Posts tagged: wolves

unEARTHED. The Earthjustice Blog

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View Tom Turner's blog posts
12 August 2008, 10:40 AM
 

The legal tussle over the wolves in the Northern Rockies, which took a turn for the better a week or so back, has overshadowed another uplifting wolf story: confirmation of a breeding pack of wolves in northeast Oregon for the first time since the animals were shot, trapped, and poisoned out of the state more than 50 years ago. The Oregon wildlife agency has an interesting history here and the Oregonian's Michael Milstein reports on the recent discovery here.

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View Ted Zukoski's blog posts
25 February 2008, 4:33 PM
 

Since the 1930s—following decades of shooting, trapping, and poisoning—Colorado has been a wolf-free zone. There are two ways wolves can return to Colorado: with human help, or under their own power.  The Department of the Interior over the last few months made decisions calculated to block both avenues of return.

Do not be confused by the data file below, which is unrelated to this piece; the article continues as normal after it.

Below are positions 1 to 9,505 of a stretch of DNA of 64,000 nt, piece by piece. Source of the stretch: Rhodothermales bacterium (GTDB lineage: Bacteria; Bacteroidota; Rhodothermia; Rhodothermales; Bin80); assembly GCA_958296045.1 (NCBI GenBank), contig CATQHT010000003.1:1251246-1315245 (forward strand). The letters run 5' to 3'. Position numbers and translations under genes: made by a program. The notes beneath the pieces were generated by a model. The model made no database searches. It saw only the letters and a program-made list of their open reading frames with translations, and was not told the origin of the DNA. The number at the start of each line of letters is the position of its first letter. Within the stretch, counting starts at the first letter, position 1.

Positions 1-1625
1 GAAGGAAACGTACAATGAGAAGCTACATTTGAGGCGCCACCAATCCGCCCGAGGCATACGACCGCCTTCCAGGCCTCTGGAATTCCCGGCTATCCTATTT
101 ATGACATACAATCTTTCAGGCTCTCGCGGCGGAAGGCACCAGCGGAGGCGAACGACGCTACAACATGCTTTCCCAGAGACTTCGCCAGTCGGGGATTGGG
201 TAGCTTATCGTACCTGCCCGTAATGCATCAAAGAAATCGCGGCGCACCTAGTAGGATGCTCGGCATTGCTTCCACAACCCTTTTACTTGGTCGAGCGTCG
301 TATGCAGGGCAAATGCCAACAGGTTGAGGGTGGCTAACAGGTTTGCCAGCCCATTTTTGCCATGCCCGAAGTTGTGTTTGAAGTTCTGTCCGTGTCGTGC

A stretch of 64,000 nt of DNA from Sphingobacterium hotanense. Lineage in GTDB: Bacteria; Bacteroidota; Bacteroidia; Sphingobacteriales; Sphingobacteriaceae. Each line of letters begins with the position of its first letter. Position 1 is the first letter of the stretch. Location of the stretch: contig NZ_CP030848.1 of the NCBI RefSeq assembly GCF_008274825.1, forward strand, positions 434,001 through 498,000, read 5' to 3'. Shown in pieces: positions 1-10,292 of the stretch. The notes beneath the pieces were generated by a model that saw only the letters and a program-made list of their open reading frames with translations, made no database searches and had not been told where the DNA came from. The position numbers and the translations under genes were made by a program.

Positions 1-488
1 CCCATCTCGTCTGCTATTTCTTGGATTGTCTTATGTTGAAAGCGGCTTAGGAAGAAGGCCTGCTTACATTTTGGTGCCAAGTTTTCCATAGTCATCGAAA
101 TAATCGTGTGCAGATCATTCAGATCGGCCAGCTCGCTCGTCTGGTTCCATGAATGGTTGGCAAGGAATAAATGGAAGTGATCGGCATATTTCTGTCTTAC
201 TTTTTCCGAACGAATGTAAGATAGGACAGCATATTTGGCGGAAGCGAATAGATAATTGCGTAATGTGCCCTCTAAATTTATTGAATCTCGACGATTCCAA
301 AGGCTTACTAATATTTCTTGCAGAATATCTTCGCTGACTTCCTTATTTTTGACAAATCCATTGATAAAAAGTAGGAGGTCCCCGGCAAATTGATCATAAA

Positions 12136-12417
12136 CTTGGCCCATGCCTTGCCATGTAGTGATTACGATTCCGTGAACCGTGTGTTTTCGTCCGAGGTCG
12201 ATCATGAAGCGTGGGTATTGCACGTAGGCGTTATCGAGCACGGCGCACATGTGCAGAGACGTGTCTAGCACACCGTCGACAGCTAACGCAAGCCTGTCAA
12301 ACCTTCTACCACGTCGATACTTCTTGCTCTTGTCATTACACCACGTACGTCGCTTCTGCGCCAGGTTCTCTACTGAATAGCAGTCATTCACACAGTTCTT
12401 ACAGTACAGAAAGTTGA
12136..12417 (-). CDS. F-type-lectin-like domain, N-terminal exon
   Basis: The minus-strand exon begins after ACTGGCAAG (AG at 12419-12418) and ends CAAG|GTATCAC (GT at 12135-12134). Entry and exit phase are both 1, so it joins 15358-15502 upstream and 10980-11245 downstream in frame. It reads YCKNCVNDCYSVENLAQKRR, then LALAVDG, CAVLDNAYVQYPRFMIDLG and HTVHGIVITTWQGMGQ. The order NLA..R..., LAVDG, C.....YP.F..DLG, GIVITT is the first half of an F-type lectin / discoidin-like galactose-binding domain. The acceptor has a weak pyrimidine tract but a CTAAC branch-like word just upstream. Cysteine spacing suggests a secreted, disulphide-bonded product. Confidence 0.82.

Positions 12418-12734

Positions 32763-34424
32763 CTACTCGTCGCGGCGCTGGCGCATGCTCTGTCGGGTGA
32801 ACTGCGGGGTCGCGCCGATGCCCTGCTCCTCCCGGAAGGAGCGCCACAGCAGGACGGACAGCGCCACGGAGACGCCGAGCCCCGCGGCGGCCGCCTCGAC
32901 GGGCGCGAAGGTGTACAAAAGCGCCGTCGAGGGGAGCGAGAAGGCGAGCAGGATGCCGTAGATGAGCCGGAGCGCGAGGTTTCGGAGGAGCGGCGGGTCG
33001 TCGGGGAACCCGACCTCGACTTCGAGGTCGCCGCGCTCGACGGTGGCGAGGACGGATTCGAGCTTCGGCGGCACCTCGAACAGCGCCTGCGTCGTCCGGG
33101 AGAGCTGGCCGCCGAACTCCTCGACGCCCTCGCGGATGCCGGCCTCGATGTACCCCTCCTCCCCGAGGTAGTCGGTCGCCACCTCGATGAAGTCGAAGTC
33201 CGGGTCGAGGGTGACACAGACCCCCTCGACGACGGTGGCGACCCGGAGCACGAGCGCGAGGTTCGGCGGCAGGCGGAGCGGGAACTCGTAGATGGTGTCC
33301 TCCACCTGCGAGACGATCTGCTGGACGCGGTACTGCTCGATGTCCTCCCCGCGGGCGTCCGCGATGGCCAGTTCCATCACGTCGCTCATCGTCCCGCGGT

View Tom Turner's blog posts
12 February 2008, 5:14 PM
 

If the polar bears aren’t drowning it's flooding somewhere and drying to dust somewhere else. Or, as a folk group from my youth sang, "They're rioting in Africa. . .and Texas needs rain." Plus ça change.

With all the horrible news, a bright spot is welcome, and this week's comes from the World Wildlife Fund via MSNBC. It has to do with African rhinos, which have staged an admirable comeback over the past decade or so as poaching has been cracked down on, habitat restored, and local people involved in the tourism trade.

White rhinos, the larger of the two subspecies, have seen their numbers rise from 8,500 to 14,500 in the past ten years. Black rhinos, the smaller cousin, have gone from 2,600 to about 4,000 in the same period, which leaves them still seriously endangered but headed in a better direction than they were ten years ago. One key has been stopping the killing of the huge beasts for their horns, much prized in some versions of Asian medicine. WWF reports that rhinos have been reintroduced recently to areas in Zambia and Uganda, from which they had been extirpated.

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